Marie-Lee Castonguay

Ph.D. candidate

Supervisor: Valerie Langlois
Louis Bernatchez, Université Laval
Start: 2021-09-06
End: 2025-05-31


The ecology of environmental DNA (eDNA) and environmental RNA (eRNA) for wildlife tracking in a changing climate
A fundamental objective of the conservation and management of aquatic fauna is to carry out effective monitoring of biodiversity in order to obtain an accurate knowledge of the distribution and abundance of species. The analysis of environmental DNA (eDNA), i.e. the genetic material released by organisms into their environment, makes it possible to indirectly detect the presence of a species and to estimate its relative abundance in an environment. , from any environmental sample. For example, with a simple sample of water taken from a lake, it is possible to detect the presence of animal species that are at risk, invasive, harmful and important from a cultural and economic point of view. It is therefore a very promising method providing a large number of precise and non-destructive data for the species studied and its environment. Another innovation that will be exploited during the project is the use of environmental RNA (eRNA) as a potential way to assess the viability of the target organism and its recent presence. Indeed, the rapid degradation of RNA compared to DNA is an advantage insofar as its detection can be attributed to the presence of a living organism which has recently passed through the sampled site. The future of biomonitoring using eDNA and eRNA, however, must overcome the current limitations of the method in order to reach its full potential. For example, understanding the factors that can affect the detection of these two molecules represents a challenge in the use of eDNA and eRNA analysis tools and can greatly influence the interpretation of data collected in the field. Compared to the growing number of studies showing the effectiveness of eDNA analysis for biomonitoring, relatively few focus on eDNA ecology as well as eRNA. The project aims to study the ecology of eDNA, but also of eRNA under changing conditions. In other words, different biotic or abiotic factors will be studied in the laboratory in order to understand the impact they have on the production and degradation of eDNA and eRNA in species of interest. Thus, a better understanding of the ecology of eDNA and eRNA can help in a better applicability and interpretation of the results during the analysis of samples collected in the field.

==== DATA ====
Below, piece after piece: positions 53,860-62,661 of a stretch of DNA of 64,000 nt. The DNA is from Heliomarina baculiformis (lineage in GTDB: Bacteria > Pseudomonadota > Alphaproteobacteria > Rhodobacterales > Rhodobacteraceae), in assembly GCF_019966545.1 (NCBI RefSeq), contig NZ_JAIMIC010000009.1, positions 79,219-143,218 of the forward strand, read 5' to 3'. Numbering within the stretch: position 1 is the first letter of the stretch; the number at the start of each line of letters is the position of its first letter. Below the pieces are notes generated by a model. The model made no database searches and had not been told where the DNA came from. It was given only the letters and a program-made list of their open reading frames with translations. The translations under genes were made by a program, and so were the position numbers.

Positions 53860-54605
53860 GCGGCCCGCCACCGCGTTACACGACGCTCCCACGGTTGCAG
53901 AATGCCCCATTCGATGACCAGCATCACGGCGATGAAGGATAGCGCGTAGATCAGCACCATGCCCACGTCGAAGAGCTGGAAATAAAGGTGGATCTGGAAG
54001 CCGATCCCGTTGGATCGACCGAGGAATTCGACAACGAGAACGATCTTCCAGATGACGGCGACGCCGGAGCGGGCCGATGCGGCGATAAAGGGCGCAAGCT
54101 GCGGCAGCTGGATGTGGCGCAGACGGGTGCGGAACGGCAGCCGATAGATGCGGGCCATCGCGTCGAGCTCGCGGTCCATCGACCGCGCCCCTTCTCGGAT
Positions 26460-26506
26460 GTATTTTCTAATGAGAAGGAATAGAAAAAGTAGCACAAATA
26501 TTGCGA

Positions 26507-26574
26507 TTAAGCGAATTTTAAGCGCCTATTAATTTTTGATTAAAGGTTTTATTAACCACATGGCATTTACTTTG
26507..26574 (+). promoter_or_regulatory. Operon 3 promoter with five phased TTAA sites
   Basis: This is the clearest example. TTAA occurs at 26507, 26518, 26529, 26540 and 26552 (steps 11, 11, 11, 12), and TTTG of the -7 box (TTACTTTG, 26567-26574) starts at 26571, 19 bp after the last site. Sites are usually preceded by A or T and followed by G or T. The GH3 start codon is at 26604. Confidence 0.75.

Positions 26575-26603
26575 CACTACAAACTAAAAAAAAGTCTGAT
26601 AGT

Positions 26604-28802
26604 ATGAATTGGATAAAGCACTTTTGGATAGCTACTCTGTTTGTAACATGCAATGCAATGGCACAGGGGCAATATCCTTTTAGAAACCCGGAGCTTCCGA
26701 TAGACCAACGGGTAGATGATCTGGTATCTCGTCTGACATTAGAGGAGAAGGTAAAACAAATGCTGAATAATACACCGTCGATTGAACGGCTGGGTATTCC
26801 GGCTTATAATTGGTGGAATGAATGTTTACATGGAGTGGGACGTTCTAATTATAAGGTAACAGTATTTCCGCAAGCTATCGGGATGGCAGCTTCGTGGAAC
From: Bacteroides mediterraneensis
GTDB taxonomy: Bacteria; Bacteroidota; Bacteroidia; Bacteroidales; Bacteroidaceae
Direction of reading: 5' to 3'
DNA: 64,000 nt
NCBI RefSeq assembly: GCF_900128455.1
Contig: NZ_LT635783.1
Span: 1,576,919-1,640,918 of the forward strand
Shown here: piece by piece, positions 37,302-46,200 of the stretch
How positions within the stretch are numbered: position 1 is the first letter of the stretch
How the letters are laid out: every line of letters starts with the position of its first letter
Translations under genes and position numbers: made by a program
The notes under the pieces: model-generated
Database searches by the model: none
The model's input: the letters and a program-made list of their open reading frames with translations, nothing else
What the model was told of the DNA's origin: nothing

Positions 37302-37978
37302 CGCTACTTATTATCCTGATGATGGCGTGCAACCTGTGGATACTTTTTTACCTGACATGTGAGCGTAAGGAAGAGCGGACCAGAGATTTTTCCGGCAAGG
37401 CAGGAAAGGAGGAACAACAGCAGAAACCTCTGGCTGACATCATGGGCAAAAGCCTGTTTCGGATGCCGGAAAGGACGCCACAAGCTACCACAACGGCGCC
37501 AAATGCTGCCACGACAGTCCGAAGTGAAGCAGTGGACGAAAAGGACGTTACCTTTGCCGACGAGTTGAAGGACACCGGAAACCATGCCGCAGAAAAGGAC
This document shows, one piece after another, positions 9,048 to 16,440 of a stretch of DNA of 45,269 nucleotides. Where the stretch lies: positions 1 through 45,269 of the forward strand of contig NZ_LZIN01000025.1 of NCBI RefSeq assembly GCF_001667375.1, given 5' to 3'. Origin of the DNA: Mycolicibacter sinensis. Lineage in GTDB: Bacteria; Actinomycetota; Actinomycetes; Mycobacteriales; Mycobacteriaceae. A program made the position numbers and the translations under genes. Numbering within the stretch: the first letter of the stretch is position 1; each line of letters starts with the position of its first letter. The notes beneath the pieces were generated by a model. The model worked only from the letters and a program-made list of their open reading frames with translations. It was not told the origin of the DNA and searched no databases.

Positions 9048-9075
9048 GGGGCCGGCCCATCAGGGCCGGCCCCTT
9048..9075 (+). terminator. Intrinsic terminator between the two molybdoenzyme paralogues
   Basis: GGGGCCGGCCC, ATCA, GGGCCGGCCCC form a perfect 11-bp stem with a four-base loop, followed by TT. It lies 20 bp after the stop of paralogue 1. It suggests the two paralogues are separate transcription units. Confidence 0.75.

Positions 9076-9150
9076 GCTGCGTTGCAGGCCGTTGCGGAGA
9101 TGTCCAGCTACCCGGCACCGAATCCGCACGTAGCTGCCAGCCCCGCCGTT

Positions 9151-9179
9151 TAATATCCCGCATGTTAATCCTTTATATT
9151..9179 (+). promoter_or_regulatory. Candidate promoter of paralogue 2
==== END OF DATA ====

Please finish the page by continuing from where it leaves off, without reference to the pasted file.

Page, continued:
ADN environnemental, ARN environnemental, Environnement, Faune, Biologie moléculaire, Espèces d'intérêt, Espèces aquatiques, Outils moléculaires, qPCR, Écologie de l'ADN et de l'ARN environnemental